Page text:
JPL engineers eating handfuls of peanuts during Curiosity’s landing on August 5 was just the latest expression of a long standing legume-based tradition. But it’s far from the only tradition NASA has. There are loads, almost all of which have sprung up accidentally, and many have roots in the nation’s earliest space-faring days.
On the morning of May 5, 1961, flight surgeon Bill Douglas woke Al Shepard in the wee hours of the morning. The astronaut shaved, showered, then polished off a breakfast of filet minion, eggs, orange juice, and tea. The high protein meal was designed to fill him up while being low residue enough that he wouldn’t need to relieve himself for a few hours.
Shepard’s flight that morning was NASA’s first, the suborbital Freedom 7, and it was a striking success. So much so that the traditional pre-launch breakfast became steak and eggs for all the astronauts.
That’s changed a little in recent years, though high protein/low residue is still the ideal combination. Astronaut Mike Fincke opted for grilled lobster tails and a baked potato the morning of May 16, 2011, the day he launched on STS-134.
Mission control developed its own food-based tradition during the shuttle program. When the launch team was preparing for STS-1 — the first orbital shuttle flight — people would bring in covered dishes to share during prelaunch and postlaunch operations. NASA test director Norm Carlson joined in the potluck, and on April 12, 1981 — launch day — he brought a small crock pot of beans and cornbread. The launch was a success, and the beans and cornbread disappeared.
Carlson doubled his offering of beans and cornbread for STS-2’s November 12 launch, and again they were devoured after the shuttles reached orbit. He kept bringing in larger quantities of beans until it got to be too much. Instead, he set up an 18 quart cooker on the fourth floor of the Launch Control Center. The call of “Beans are Go!” became the traditional signal of a successful launch that was celebrated with a helping of beans made to Carlson’s recipe.
Years before launch beans became a staple for launch teams, flight director Gene Kranz’s wife Marta made vests a permanent fixture in mission control. The Gemini program saw NASA’s first multi-day missions, which meant mission control would have to operate in shifts. Each flight director led a team designated by a color; Kranz’s was the White Team. Worried that his youth would make it hard for his team to take him seriously — he was just 31 when he ran his first shift during Gemini 4 — he wanted an insignia to bring unity among his controllers. Marta suggested she sew him a white vest. She did, and it was a hit with the White Team.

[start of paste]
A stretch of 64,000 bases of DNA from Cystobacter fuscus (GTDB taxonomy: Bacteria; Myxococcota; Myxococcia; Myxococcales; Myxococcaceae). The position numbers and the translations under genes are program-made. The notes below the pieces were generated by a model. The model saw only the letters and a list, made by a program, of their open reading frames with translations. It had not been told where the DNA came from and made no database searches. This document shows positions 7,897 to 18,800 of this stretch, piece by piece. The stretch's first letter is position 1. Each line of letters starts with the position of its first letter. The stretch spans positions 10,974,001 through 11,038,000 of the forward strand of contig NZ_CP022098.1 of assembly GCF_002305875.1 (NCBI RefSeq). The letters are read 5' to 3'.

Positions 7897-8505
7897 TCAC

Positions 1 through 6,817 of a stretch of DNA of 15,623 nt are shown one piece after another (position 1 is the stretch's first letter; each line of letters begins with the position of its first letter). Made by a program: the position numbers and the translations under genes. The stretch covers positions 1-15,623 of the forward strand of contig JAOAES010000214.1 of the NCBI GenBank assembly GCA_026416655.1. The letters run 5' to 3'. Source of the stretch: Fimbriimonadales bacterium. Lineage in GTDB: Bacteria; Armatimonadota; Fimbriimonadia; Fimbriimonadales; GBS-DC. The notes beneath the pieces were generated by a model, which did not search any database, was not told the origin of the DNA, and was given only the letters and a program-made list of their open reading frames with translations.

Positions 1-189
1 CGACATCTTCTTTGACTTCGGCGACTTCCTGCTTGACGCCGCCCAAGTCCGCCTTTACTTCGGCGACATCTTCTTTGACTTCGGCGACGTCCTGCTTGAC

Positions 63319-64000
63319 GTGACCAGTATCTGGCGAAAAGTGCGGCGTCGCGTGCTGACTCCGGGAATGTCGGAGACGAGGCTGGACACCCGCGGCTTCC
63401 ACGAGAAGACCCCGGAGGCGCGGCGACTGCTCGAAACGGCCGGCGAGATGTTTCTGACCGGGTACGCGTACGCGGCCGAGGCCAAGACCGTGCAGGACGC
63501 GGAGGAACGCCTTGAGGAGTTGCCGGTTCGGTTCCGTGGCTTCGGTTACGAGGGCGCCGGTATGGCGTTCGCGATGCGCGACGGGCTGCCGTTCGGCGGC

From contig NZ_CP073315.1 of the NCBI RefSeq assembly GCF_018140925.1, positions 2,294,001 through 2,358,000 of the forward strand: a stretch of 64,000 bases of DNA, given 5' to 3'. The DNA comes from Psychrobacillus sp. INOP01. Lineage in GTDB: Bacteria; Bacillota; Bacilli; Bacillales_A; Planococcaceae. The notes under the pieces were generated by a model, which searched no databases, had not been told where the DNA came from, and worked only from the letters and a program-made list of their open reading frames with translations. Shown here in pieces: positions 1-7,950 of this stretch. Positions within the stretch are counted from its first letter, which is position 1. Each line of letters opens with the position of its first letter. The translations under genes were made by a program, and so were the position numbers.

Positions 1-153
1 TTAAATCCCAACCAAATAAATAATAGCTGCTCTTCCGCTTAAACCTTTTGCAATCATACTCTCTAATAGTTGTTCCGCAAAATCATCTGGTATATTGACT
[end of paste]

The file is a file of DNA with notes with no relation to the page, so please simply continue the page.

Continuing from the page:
Kranz’s vests became a tradition. Marta sewed him a new one for every mission and even had a second vest, usually a more festive one, sent to mission control for her husband to wear during splashdowns.
Another tradition thought to have originated during the Gemini program is the pre-launch card game between the mission commander and the tech crew. The mission can’t launch until the commander loses a hand. This game has been variously described as some variation on blackjack or a kind of five-card poker.
There are equivalent traditions in the Russian space program, many of which are directly related to Yuri Gagarin’s historic Vostok 1 flight.
Before leaving the Star City training complex near Moscow, Soyuz flight crews leave red carnations at the Memorial Wall in memory of the earliest cosmonauts. They then visit Gagarin’s office, which has been preserved just as it was the day he died in 1968. The cosmonauts sign his guestbook and ask his ghost for help on their mission.
Leaving their hotel rooms for breakfast on launch day — the highlight of the meal being the traditional glass of champagne — cosmonauts autograph the door. Before leaving the building, a Russian Orthodox priest blesses and sprinkles the crew with holy water.
They travel to the launch site in a bus adorned with a horseshoe for good luck. Before climbing into their Soyuz spacecraft, cosmonauts urinate on the transfer bus’ right rear wheel; female cosmonauts bring a vial of their urine to spill. This tradition is traced back to Gagarin himself who is said to have relieved himself on the bus before climbing aboard Vostok 1. But it’s a not an easy one to prove. With his every move was tracked and documented by camera crew, it’s hard to imagine Gagarin would have had the chance or freedom to urinate in the open. Not to mention the Soviet leaders would likely have found it an improper display for a national hero.
The culture of tradition might seem a little strange in a realm where hard science dominates, but it’s unsurprising that traditions of successful flights are repeated in the dangerous business of space exploration. Besides, there are worse rituals to take part in than games of cards, a breakfast of steak, and public urination before launching into space.
Image: Gene Kranz, one of the two Apollo 13 flight directors, lights a cigar in NASA mission control after the successful splashdown of Apollo 13 on April 17, 1970. He’s wearing one of his wife’s vests. Credit: NASA